If you are a homeowner, and would like to learn more about short selling your home, please go to: http://seattleshortsales.com/homeowners/

If you are a real estate agent, and would like to learn about our no-fee short sale service, please go to: http://seattleshortsales.com/agents/

How to Settle Your Remaining Mortgage Debt After Your Short Sale Closing

Ross Kilburn - Monday, July 16, 2012

Ideally in a short sale, you settle all of the debt once and for all. Whether you have two mortgages, a mortgage and a home equity line of credit, or a mortgage and a credit card lien, the goal is to get a full settlement and a waiver of deficiency rights by both lien holders.

But, sometimes, you can't settle all the debt in the short sale. Let's go over what to do if that happens. First, a little review on the mortgage settlement process.

First liens are pretty easy to settle in almost all cases

 In Washington state, it is pretty straightforward to get the foreclosing first lien holder to agree to a full settlement in a short sale. The reason is that by law, if the property were instead to go to foreclosure, the first lien holder would lose their right to pursue the borrower for the deficiency. So, therefore, they don't usually press too hard during the short sale for deficiency rights, as that might scare away the borrower and result in a foreclosure, which wouldn't do them any good.

Why junior liens don't just roll over and die

What about the junior lien holder? Well, in a foreclosure, the junior lien holder doesn't give up their right to pursue the borrower for the deficiency. So therefore, there is a good chance that in a short sale, the lien holder won't be motivated to waive their deficiency rights. As a result, in a short sale, most of the efforts are focused on finding ways to get the junior lien holder enough money so that they are compelled to fully settle the debt.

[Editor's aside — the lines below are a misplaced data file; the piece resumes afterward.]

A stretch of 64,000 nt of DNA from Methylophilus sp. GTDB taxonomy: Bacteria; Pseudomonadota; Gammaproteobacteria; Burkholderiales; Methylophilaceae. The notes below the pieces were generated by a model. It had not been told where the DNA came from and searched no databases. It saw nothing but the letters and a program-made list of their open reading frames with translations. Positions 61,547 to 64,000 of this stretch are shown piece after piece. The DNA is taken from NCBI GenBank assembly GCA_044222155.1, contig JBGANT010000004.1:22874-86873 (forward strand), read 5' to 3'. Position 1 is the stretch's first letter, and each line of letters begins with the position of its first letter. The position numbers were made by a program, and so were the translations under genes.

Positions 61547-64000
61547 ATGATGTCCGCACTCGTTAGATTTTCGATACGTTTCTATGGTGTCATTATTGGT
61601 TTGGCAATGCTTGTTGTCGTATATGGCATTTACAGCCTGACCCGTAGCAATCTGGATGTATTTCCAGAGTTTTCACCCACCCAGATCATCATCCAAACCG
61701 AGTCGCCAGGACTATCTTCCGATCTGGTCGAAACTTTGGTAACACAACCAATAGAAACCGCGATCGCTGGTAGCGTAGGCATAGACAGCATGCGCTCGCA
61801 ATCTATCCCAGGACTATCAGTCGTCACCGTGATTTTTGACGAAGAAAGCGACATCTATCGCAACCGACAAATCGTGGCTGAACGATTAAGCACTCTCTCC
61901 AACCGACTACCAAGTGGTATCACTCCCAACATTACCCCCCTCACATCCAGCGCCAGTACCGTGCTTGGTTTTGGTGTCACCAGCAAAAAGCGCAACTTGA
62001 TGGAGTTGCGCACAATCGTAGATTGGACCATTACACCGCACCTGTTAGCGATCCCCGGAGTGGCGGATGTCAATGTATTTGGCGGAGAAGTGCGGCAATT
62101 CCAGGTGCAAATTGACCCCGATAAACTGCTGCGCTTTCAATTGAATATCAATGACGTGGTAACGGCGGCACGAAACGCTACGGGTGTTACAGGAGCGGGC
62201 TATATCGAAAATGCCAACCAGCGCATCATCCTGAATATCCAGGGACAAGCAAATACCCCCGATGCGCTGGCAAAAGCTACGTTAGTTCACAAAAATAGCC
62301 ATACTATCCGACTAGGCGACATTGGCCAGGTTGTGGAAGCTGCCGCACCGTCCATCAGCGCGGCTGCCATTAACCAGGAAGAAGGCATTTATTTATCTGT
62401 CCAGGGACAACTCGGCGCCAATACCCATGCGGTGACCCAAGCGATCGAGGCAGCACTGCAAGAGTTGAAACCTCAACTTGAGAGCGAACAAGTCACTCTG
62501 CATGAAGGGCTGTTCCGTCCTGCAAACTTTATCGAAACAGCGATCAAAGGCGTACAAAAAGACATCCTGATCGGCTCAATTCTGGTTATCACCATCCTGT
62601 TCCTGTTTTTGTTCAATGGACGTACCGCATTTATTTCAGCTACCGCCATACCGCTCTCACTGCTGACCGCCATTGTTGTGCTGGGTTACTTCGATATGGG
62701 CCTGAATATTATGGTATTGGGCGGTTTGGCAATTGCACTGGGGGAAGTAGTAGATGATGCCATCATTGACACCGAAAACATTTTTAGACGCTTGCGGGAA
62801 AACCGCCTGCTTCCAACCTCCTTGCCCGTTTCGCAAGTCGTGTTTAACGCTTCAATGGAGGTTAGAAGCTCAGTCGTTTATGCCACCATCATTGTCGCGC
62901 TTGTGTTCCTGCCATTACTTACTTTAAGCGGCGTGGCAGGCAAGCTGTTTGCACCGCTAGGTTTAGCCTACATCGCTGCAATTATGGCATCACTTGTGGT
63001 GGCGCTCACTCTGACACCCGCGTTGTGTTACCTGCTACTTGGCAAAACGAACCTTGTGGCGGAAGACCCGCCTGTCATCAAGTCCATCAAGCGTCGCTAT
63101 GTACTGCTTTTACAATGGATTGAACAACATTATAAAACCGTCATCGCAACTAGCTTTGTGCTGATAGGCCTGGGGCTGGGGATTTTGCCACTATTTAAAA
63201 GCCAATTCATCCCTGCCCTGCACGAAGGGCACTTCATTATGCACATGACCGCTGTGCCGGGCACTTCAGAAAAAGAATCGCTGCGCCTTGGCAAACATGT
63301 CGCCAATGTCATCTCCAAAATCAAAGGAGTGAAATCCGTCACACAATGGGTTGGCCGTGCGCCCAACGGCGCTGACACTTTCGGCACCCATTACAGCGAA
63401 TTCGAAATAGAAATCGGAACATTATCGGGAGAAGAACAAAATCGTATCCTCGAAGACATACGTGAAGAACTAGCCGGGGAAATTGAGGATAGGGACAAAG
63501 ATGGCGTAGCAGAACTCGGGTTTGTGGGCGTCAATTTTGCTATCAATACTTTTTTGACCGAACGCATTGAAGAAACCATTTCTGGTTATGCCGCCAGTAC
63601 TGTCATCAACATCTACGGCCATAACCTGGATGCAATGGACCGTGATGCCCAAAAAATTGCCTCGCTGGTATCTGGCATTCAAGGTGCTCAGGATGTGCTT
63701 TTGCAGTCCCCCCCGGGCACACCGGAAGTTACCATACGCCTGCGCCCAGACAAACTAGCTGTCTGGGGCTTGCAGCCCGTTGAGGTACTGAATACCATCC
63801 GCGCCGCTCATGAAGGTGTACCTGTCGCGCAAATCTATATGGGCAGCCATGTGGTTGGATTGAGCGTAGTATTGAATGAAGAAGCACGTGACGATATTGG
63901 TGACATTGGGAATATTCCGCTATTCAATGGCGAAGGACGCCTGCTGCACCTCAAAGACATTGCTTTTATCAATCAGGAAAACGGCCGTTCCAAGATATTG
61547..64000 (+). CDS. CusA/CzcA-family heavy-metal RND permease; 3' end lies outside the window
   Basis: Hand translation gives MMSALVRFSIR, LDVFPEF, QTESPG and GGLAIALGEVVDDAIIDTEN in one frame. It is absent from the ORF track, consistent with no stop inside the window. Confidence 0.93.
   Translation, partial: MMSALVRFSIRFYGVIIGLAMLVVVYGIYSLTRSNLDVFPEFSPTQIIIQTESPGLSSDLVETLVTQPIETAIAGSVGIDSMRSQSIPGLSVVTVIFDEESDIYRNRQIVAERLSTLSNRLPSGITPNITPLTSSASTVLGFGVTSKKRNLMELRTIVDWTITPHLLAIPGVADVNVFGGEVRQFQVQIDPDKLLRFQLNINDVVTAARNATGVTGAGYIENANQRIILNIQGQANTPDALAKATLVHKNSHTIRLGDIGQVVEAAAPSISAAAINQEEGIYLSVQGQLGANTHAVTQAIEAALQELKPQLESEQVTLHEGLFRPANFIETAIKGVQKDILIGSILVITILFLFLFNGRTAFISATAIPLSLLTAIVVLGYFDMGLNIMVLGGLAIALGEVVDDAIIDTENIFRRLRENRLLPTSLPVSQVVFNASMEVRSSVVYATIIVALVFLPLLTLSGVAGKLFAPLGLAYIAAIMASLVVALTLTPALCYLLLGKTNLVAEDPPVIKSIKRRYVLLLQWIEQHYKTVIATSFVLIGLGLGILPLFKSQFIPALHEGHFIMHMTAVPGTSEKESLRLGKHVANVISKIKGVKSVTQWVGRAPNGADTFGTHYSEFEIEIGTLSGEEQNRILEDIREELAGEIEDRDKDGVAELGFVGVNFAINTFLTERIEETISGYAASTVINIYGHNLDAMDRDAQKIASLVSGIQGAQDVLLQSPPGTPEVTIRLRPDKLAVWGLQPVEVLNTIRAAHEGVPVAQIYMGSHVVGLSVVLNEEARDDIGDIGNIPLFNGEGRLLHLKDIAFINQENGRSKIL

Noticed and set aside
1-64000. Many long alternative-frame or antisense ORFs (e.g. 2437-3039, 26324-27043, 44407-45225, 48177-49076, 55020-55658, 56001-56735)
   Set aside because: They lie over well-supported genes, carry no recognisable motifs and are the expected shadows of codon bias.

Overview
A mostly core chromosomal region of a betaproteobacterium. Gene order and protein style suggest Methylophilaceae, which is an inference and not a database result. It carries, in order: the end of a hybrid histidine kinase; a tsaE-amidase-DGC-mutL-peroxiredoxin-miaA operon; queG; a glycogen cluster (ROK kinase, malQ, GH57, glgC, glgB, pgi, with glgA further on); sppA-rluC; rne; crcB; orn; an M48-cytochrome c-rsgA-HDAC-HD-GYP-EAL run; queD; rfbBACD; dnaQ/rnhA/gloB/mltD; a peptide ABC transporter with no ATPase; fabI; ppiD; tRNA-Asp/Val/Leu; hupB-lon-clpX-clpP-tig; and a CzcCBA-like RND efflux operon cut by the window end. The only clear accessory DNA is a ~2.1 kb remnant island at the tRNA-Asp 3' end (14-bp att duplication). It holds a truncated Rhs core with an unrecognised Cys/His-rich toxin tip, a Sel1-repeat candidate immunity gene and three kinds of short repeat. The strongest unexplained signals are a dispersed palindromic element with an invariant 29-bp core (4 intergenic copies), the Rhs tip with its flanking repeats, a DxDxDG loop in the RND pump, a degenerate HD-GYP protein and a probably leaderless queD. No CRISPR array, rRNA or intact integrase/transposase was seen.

Some banks are easy to work with

Here is the good news. If your 2nd loan is with a large bank/servicer, such as Bank of America or Chase, there is a good chance that you will walk away with a full settlement. If you want to see what your bank will probably do, enter their name in our Short Sale Approval Letter Search Engine and review a recent short sale approval letter and you can review the exact settlement terms. You'll see that quite a few 2nds settle for the amount that the 1st is allowing them in the short sale. Also, many 2nds that require a cash contribution, only require a total of around 10% of the debt to settle.

Credit unions can be fierce 

Now the bad news. If you have a 2nd with a credit union, such as BECU or WSECU, they most likely won't do a full settlement in the short sale. Some Wells Fargo seconds also refuse to offer full settlements during the short sale, and require the borrower to work something out after the short sale closing.

A Wells Fargo second is relatively easy to settle after closing. If you have cash available, you can offer them around 20% of the unpaid principal balance (UPB) and have a very good shot at settling, all things considered.

Let's look at credit unions. Typically, they will be much tougher to deal with. They will be looking for more like 50% of the UPB to settle.

If you don't have cash to offer the bank, and you want to finance the settlement, then you need to expect the total amount to go up.